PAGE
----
He cites the performances of Paolo Savoldelli and George Hincapie this year as proof of this. "Savoldelli won the Giro and George was super strong all year. You've got guys who have the capability of doing big things, so that'll still make the team solid. And from what I've seen this year the atmosphere is unreal - it's similar to the New Zealand track team...you're best mates and just having fun." But at the end of the day, each rider has a job to do, and Roulston feels that Discovery lets them do this easily, saying, "It's a good team, a happy team and they just let you do your job - I think that's really important as a professional and that's how it should be."
Recently Roulston was involved in a fight in Timaru and was fined after facing court. Fearing he would be sacked by Discovery Channel, Roulston apologised and is embarrassed and disappointed by the incident. Discovery Channel management understood this and kept him on the team, for which he is extremely grateful. "I made a mistake that I regret, and I'm grateful I'm still with the team. I think that's because they believe in me. If I hadn't raced all year without a good result I would've been gone for sure, so I'll be doing everything I can this year to arrive in good condition to I can prove to them what I'm capable of."
And although it caused he and his family quite some embarrassment because he's a sportsman in the spotlight in his home country, Roulston is looking to move on from the incident, and so is the team. "It's definitely not good, considering the fact that I haven't raced much this year - I'm disappointed in myself, and so were my family, because it's not just me involved. The team and my family were pretty disappointed with what's happened and I'm pretty sure they were upset about it. But I've just got to take it on the chin; I've admitted my mistake and it's pretty much the end of it."
With young riders such as Peter Latham and Tim Gudsell making their mark on the international stage, does Roulston believe Europe is still the best place for young riders to begin their pro careers? "The young guys I talk to - the Tim Gudsells and Pete Lathams - I try and make them aware that you've got to go to Europe. If you've got the goods you have to go to Europe," believes Roulston. "To go to Europe and make the step up to pro level isn't easy - when I look back I think 'how the hell did I even make the step up?' There are guys who've won 10 or 12 races and they still haven't made the step up. It's a 'who you know' game as well, and that's a bit sad. If you're from Australia or New Zealand, you're not there for a holiday, and I think with the reputation the Aussies have got - through things like the Francaise des Jeux links - they've set the trend, which is quite good."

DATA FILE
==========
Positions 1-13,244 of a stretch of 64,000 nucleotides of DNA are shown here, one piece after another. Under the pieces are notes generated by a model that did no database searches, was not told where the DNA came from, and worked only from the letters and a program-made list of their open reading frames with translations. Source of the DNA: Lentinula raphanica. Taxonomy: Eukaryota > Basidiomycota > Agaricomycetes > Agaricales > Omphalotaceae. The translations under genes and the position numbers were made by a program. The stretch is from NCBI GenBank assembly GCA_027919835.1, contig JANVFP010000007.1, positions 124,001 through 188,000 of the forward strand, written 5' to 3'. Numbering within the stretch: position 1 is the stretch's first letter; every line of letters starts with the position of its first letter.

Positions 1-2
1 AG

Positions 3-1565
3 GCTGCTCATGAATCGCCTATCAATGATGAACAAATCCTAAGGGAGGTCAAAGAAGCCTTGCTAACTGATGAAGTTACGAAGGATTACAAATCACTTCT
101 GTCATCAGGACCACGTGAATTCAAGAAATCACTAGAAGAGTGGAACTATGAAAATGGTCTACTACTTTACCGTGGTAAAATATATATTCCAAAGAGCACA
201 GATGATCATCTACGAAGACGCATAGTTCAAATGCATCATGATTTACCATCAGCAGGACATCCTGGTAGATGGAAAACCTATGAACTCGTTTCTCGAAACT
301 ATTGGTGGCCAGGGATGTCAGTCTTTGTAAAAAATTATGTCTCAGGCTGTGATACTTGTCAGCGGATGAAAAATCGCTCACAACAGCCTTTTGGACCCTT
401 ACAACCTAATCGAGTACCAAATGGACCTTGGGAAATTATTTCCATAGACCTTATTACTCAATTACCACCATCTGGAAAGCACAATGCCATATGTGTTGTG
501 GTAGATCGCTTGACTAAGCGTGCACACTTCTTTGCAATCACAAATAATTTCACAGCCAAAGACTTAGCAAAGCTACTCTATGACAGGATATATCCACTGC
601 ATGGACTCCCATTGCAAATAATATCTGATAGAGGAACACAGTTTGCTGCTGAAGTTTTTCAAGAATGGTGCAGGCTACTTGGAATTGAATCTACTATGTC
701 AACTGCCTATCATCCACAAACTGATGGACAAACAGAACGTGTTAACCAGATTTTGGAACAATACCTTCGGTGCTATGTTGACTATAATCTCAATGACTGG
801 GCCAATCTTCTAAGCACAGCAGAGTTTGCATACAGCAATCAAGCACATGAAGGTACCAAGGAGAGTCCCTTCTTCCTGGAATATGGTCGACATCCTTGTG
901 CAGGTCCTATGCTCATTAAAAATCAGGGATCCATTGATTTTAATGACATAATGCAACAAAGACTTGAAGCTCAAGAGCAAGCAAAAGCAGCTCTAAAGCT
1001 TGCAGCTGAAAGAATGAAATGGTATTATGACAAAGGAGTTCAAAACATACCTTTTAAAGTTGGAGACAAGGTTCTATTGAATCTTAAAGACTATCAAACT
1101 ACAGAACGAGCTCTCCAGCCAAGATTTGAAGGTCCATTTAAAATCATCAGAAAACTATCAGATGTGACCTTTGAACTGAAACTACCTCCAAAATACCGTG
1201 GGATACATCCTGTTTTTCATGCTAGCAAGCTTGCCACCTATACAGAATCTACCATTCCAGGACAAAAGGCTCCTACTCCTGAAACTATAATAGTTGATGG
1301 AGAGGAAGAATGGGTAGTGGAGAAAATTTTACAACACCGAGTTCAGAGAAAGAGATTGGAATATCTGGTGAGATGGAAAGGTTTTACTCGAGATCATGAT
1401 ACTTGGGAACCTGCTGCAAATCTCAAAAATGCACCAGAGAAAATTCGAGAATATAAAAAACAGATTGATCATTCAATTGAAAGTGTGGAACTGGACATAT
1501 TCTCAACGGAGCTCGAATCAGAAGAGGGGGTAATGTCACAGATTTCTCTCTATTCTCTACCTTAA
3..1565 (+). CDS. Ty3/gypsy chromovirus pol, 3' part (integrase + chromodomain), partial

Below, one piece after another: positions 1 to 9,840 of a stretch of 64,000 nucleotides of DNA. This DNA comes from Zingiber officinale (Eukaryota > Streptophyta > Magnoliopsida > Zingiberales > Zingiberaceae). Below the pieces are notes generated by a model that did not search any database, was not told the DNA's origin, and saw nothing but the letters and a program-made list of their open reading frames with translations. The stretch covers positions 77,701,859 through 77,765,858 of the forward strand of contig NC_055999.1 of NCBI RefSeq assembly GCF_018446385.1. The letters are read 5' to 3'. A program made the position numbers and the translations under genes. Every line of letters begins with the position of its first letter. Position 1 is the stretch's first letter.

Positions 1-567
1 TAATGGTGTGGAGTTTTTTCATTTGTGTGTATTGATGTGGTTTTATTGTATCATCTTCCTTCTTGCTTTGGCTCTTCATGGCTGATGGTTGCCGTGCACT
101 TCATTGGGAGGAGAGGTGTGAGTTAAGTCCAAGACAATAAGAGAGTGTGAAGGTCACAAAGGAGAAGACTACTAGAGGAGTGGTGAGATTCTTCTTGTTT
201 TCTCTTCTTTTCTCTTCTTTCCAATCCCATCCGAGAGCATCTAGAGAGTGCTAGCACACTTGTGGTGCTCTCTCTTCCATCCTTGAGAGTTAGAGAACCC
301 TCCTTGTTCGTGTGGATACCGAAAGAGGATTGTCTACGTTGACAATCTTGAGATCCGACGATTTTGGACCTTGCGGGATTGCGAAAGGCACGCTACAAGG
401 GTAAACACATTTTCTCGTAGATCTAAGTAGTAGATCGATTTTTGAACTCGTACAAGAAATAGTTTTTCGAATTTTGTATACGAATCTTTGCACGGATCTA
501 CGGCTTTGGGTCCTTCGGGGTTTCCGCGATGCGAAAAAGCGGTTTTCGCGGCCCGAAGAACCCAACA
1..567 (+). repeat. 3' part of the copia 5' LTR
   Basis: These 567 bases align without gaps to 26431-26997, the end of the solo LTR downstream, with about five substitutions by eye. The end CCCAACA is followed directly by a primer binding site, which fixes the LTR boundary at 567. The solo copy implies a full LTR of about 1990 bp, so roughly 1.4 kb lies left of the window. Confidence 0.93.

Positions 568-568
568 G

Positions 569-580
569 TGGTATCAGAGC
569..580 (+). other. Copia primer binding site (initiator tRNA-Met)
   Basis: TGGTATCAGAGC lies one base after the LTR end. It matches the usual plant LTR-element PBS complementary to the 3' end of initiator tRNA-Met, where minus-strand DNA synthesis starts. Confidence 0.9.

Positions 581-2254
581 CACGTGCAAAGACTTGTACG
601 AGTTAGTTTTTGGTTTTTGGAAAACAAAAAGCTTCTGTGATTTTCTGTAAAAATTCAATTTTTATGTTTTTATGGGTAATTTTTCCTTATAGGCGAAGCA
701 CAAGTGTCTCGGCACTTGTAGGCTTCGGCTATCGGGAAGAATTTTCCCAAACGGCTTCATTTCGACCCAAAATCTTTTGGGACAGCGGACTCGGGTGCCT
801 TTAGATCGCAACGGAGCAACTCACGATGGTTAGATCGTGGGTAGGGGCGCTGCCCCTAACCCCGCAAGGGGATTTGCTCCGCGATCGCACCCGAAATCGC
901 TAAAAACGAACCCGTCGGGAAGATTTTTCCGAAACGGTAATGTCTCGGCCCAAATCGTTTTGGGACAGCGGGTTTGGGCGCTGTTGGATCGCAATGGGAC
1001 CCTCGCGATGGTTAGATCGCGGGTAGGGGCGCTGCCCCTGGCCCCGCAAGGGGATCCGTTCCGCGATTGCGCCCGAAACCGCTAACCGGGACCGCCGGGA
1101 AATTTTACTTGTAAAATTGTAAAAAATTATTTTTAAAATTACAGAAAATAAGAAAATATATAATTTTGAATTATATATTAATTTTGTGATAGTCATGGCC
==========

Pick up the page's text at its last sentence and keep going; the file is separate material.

Roulston believes that if a rider can make the jump straight to the pro ranks in Europe, it's the best way, saying, "Riders like Julian Dean used the US as a stepping stone to Europe, which I think is a good way to go about it; but if you can go straight to Europe and learn the trade there, as opposed to going to America first and then going to Europe, it's a better way." Feeder teams such as the one established by Francaise des Jeux rider Brad McGee are the way to go, according to Roulston. "I think what the Australians are doing - especially Macca [Brad McGee] setting up the feeder team - is the way to do it for guys from the smaller countries. Trying to make it by yourself is bloody hard; I was really lucky I came across a nice French family that helped me. You've still got to do the work on the bike, but even doing the work on the bike doesn't guarantee you a pro team...and nowadays a Pro Tour team. It's not easy," he said.
Roulston feels that although New Zealand has traditionally been lacking in the area of junior development, they have improved immensely in recent times. "The New Zealand federation are now onto it; they've got Flynny [Michael Flynn, BikeNZ's newly appointed High Performance Director] at the head and he's knowledgeable with good contacts, and Terry Gyde is just a guru of coaching. They've now got the right people in charge and the base in Limoux [CyclingNZ's European training centre] and that's going to serve as a good starting point for a lot of young riders," he says, adding, "I think it's pretty important if you go over there and you're 17 and you can spend a couple of weeks here [New Zealand] and a couple of weeks there [Europe]. They [CyclingNZ] have gone from doing nothing at all to heading in the right direction."
For Roulston, however, it's now a matter of getting stuck into the serious miles to prepare adequately for the heavy going of the spring classics. "I'm starting to build now, so I'm actually doing quite a few miles - building a good base. I'm doing a lot of cross-training and core stability exercise and working on other aspects of cycling as opposed to riding the bike. It'll be base right up until January, then it's time for training camp before the season starts in February." He's not under any illusions as to where his strengths are and what it takes to get the best out of himself, saying "For me, the more kilometres I do, the better I go, and that's just the way I work. I'm a bigger rider - I've got to take care of things in terms of weight; but the team are aware of that, and although I'm not Lance up the hills I'm strong enough on the flat."
So after a fairly forgettable 2005, Roulston is set for a 2006 that showcases everything he's capable of, and if race wins are allocated to those with the most enthusiasm, he'd take his fair share of victories. He knows he's been given a stellar opportunity to perform by Discovery Channel, and is very keen to repay the favour. More than any other time in his career it's crunch time for Hayden Roulston, and with his hopes resting on the cobbles of Flanders the big Kiwi stayer may get up for a win or two, unlike his uncle's racehorse.